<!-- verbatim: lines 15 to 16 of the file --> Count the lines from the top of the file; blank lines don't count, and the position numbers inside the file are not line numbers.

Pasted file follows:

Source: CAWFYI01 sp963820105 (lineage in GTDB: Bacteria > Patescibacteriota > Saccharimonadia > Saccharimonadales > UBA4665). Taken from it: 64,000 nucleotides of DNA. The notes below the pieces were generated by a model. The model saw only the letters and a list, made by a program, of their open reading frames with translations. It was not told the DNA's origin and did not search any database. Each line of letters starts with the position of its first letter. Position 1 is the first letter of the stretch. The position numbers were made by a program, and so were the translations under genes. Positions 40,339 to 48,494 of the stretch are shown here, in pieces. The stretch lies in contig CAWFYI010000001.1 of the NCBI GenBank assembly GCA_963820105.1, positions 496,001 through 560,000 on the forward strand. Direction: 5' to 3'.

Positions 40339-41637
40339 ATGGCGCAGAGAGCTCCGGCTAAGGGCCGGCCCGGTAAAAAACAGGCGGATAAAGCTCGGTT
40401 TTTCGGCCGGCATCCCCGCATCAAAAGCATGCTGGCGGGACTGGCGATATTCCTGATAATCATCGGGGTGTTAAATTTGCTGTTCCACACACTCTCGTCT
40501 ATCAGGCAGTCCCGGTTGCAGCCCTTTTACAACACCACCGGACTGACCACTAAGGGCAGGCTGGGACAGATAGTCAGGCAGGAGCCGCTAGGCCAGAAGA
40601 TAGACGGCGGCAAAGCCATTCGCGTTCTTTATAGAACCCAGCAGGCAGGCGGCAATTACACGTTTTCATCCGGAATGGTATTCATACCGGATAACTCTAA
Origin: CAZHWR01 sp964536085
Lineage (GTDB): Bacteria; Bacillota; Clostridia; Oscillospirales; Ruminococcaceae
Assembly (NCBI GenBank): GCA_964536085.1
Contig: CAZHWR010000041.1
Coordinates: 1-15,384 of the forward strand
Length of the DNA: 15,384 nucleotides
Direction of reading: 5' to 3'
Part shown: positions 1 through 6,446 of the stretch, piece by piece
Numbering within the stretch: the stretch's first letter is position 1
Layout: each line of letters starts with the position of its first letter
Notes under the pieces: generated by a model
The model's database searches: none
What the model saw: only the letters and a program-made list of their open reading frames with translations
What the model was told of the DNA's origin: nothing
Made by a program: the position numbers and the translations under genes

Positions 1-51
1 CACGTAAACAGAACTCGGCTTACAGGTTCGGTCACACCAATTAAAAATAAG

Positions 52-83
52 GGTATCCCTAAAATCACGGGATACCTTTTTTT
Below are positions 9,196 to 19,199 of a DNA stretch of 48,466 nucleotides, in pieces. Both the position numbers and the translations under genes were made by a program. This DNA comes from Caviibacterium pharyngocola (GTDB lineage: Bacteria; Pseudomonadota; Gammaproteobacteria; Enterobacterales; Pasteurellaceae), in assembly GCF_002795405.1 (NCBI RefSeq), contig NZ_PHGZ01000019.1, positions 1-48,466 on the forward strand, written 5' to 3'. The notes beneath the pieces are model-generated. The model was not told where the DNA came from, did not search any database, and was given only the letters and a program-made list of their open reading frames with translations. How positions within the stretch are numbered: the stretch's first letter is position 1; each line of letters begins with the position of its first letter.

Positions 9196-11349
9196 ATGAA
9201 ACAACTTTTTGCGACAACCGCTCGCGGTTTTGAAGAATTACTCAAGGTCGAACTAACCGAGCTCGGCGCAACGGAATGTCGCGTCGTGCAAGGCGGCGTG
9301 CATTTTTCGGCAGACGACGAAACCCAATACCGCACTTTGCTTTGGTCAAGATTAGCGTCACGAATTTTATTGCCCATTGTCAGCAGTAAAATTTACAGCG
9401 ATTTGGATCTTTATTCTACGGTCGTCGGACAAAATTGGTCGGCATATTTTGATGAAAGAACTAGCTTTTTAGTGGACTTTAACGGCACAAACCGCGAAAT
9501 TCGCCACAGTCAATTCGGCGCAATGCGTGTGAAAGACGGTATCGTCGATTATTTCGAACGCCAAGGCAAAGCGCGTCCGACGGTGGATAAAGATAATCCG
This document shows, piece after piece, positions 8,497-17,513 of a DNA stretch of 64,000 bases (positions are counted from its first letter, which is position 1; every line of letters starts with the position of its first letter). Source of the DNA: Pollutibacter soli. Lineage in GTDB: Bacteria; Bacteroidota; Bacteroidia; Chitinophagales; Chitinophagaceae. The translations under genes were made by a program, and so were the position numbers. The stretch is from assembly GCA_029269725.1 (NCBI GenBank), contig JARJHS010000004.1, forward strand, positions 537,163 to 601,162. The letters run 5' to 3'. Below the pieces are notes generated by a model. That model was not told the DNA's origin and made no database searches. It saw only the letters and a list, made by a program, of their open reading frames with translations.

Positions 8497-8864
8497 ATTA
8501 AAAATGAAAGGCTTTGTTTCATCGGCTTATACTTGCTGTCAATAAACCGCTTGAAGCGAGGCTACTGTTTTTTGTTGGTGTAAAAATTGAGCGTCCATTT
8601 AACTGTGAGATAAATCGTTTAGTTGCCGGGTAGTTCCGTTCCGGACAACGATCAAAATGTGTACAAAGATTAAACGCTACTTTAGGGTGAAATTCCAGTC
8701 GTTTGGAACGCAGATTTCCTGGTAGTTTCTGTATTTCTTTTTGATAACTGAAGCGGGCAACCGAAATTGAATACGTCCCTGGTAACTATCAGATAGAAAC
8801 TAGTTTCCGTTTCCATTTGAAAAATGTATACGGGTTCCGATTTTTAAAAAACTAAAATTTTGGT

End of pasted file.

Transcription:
Numbering within the stretch: the stretch's first letter is position 1
Layout: each line of letters starts with the position of its first letter